have to go up there, and smile, and act like everything's awesome, and,
you know, put on this mask because those people don't fucking care.
And nor should they. You know, they have no idea what's going on in
your life, and they don't need to know.
yeah, it's hard sometimes. I mean, definitely being away from your family
and, you know, a stable thing. You get tired. You know, you're staying
up fucking late every night and you're riding down the fucking road
on a bus, bumping along the fucking road and you never really get a
good sleep until you park. It's a life less ordinary. And is it an amazing
life? - It's an amazing life. Look at me. I'm in fucking Stockholm,
Sweden, talking about my record, in a really nice hotel. Like, it could
be way fucking worse. We did 283 shows on the last album cycle. 20 months,
283 shows. You know, there's times, show 170, where it's like you're
just fucking wiped out. And it's not, like, construction all day wiped
out, but mentally wiped out.
My wife and I almost divorced 10 months into
that touring cycle and for a good 4 months we were "divorcing",
like "It was over!" and we were talking about moving out,
where I was gonna live. We talked it all the way through to the end.
And I was on tour. I was still on tour that whole time. It was fucking
hard, man. You know, we made it through, we got through it, but when
those moments are happening you just push through. Just like anybody.
Not to say that it's that much harder, like if you were just sitting
here at home and you were going through a divorce, it would be no easier.
But those things affect you.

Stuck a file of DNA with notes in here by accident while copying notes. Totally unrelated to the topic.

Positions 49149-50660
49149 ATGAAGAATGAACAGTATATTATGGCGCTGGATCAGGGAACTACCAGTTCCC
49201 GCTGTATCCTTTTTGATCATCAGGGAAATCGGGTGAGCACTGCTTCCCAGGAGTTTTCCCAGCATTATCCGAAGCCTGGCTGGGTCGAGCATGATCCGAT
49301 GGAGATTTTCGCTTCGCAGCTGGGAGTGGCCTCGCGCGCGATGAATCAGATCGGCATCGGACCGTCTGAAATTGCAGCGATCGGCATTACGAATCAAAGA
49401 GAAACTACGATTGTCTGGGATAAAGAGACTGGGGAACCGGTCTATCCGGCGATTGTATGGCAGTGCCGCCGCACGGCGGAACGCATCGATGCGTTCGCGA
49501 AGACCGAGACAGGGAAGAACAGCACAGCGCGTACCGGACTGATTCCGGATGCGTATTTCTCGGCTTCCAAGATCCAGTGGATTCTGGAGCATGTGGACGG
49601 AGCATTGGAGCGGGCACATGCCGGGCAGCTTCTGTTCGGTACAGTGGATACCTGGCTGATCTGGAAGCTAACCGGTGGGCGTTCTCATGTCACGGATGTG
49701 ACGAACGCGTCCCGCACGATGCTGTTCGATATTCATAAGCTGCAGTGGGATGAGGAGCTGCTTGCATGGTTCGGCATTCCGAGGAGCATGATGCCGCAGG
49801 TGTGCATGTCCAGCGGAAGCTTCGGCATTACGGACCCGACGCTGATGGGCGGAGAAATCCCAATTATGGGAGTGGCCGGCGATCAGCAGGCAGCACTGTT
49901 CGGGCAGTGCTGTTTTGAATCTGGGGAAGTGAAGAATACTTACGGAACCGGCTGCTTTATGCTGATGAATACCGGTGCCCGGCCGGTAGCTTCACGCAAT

Tobbe: And what you're doing you're doing
24/7 so you kind of never get away from it.
Robb: But, you know, I'm not gonna complain
about it either. This is what I wanna do. I've been in bands since I
was 16 years old, man. I was on tour when I was 19. I don't know anything
else. This is literally all I've done. You know, true, I've had some
jobs when I was young. I worked construction for my uncle Donny, or
I had to dig ditches that were 3 foot wide by 3 foot deep. I stripped
furniture for a while, breathing in acid and stripping furniture.
You know, I sold drugs for a while, and you know
what? I'm very grateful to have the life that I have, because especially
the drug dealing phase was a very violent, very paranoid, very scary
time of my life. It was a huge, huge motivator to make Machine Head
successful, because I wanted to get out of that life.
I'm not gonna sit here and complain how hard my life is, because my
life isn't that hard. People have it way harder and I'm lucky to have
what I have and be able to play music for a living. Is it hard in a
way that most people couldn't understand? - Yes. And until you live
this life, you'd never understand what I mean when I say it's hard.
Tobbe: Yeah. Being away from your family
for a month seems hard enough for me.
Robb: Let alone 20, right? Let alone 3 years,
like on The Blackening. You know, I had my son, my second son; 3 weeks
later I went on tour for The Blackening. And I was gone for 3 years;
3 years and 3 months. I pretty much saw him for one or two weeks every
two months. You know, you think about that. That's a different kind
Tobbe: Then what do you do to try to get
some variation in your life as a musician? I mean, recording, touring,
doing promo is kind of pretty much doing the same thing every day.
Robb: When we wrapped up touring for Bloodstone
It was, like, March of 2016, and we started going
camping. I love going camping, I love being outdoors, I love wakeboarding
and wakesurfing. That kind of shit is awesome. We didn't really go on
any vacations, but we did a lot of camping trips. 4 or 5 days, a bunch
of our friends, fucking drink beer all day. And it's fun, man; it's
Tobbe: No small hobbies? Like a dog or
Robb: Yeah, now I got two dogs, I got two cats,
I got two guinea pigs, I got a bearded dragon. It's like Noah's Ark
at my house. [Laughs] Yes, I walk every day with the dogs and take the
dogs on hikes, you know.
Tobbe: Catharsis will be out in January
and according to Robb Flynn himself, what will make this one become "Metal
album of the year" in 2018?
Robb: That's for everybody else to decide. But
I'll tell you what: This is a real special record. There is something
going on that I've never felt on a record and I think this record has
the potential to be a lot bigger than the band.
also: review of the